The bellwether IHS Markit/CIPS UK Construction Total Activity Index slumped to 39.3 in March from 52.6 in February.
It was above the 50 no-change value in February for the first time since April 2019.
But Covid-19 has sparked a dramatic slump across all sectors with business optimism also falling to its lowest level since October 2008.
Construction companies also recorded intense supply chain pressures in March due to reduced capacity and shortages of stock among vendors.
The latest lengthening of lead-times among vendors was the steepest recorded since October 2014.
Lower workloads and business closures resulted in a marked reduction in staffing numbers across the construction sector during March.
The latest survey indicated the steepest pace of job shedding since September 2010.
Tim Moore, Economics Director at IHS Markit, which compiles the survey said:“March data provides an early snap-shot of the impact on UK construction output from emergency public health measures to halt the COVID-19 pandemic, with activity falling to the greatest extent since the global financial crisis.
“The closure of construction sites and lockdown measures will clearly have an even more severe impact on business activity in the coming months.
“Survey respondents widely commented on doubts about the feasibility of continuing with existing projects as well as starting new work.
“Construction supply chains instead are set to largely focus on the provision of essential activities such as infrastructure maintenance, safety-critical remedial work and support for public services in the weeks ahead.”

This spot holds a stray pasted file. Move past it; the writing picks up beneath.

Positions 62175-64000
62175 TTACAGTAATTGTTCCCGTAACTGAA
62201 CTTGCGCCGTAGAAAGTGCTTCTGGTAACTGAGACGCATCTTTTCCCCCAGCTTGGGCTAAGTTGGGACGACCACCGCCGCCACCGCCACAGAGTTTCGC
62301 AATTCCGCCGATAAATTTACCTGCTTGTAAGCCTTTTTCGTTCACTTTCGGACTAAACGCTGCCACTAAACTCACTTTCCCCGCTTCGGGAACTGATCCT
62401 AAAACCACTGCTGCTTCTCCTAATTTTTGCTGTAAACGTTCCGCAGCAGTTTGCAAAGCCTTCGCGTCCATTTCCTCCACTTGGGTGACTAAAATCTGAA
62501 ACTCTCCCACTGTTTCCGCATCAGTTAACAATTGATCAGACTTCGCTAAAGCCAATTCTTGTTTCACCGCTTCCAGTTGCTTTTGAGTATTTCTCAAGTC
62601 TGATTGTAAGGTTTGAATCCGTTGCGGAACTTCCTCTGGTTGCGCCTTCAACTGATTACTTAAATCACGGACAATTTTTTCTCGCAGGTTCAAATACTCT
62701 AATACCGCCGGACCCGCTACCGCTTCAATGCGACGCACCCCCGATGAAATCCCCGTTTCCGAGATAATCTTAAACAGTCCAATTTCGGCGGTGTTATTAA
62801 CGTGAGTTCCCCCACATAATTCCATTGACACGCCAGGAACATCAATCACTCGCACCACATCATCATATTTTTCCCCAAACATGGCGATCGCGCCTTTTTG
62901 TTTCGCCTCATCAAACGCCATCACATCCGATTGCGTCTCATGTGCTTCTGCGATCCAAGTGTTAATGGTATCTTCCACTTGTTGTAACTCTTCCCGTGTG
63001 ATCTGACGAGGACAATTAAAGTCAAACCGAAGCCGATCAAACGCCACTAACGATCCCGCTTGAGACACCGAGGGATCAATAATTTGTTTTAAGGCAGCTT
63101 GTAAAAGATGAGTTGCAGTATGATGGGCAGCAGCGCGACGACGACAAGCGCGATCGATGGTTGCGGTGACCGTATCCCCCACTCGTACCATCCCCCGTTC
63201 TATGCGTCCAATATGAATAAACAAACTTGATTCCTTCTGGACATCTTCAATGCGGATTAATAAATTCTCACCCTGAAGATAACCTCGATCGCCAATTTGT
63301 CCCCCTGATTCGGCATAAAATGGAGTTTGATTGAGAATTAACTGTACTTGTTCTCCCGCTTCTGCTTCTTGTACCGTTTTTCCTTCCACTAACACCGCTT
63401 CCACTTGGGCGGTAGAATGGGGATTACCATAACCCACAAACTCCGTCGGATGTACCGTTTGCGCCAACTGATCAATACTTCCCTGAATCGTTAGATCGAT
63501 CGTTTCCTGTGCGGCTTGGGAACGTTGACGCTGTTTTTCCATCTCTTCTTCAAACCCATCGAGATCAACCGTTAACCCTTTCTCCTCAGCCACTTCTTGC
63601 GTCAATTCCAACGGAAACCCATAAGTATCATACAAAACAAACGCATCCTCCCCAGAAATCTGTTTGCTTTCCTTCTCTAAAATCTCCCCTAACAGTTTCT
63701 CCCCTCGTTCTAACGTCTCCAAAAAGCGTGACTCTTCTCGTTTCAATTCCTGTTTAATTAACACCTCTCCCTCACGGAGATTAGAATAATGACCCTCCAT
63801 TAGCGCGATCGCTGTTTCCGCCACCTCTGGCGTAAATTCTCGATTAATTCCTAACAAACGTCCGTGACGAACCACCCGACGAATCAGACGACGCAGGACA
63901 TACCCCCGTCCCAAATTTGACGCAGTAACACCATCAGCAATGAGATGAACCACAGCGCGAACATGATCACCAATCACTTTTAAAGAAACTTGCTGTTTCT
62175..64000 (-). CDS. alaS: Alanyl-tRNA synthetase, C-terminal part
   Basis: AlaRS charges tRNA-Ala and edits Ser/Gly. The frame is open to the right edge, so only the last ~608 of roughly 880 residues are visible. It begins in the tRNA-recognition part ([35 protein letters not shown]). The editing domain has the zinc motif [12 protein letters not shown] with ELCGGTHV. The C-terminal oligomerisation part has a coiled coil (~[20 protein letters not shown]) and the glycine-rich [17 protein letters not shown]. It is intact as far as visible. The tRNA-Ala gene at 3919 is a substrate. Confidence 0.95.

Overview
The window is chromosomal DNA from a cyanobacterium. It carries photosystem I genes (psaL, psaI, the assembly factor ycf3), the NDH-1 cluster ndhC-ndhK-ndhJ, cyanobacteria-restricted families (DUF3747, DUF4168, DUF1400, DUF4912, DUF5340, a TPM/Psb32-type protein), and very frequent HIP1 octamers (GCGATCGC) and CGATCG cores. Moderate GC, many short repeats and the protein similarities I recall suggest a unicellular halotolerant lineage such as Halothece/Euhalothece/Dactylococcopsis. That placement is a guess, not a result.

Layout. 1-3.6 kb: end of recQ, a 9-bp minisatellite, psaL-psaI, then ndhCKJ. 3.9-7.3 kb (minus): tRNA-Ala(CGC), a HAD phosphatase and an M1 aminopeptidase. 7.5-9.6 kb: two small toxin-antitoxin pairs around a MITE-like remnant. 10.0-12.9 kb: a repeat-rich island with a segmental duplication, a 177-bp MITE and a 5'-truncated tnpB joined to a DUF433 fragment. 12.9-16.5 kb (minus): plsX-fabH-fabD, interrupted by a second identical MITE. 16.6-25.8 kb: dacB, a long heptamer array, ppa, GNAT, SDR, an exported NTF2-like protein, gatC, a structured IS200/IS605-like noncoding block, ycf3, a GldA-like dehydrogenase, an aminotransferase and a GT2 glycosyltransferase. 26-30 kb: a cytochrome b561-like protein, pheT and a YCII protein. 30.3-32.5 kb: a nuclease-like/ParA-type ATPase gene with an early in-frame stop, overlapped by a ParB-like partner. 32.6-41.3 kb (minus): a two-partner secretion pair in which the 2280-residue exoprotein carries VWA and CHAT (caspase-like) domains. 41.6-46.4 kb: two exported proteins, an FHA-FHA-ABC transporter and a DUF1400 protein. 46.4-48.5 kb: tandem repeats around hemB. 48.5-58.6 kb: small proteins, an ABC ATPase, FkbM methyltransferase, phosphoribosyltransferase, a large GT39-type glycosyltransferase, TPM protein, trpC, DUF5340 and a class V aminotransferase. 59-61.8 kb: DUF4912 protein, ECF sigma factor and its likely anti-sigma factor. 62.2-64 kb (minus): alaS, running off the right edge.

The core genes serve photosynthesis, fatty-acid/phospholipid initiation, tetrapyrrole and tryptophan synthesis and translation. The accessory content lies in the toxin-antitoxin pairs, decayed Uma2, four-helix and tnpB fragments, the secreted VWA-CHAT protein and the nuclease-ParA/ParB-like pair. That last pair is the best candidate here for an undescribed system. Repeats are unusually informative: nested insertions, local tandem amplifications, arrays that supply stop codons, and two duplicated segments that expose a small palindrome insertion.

Duncan Brock, Group Director at the Chartered Institute of Procurement & Supply: “The battered construction sector was offered a brief respite in February with a marginal rise in output after a difficult year, but any hope of a continuation of growth was mercilessly bulldozed away in March and construction companies registered their lowest levels of optimism since October 2008.
“As measures to contain the coronavirus COVID-19 pandemic were put in place across the UK, construction sites closed and builders lost their jobs on a frightening scale as overall activity fell to an extent not seen since April 2009.
“New orders were reduced to a trickle as the scale of the disease dawned on clients and lockdown severely hindered any further progress.
“With no upturn in sight, and with the fastest level of layoffs since September 2010, the sector is stuck in quicksand and sinking further.
“Though lower commodity prices will bring some relief for those that can source a limited number of materials amidst disrupted supply chains, this will be cold comfort without sites to work in and staff available as health concerns remain.
“The brutality of this impact cannot be underestimated, and the sector has not hit rock bottom yet.”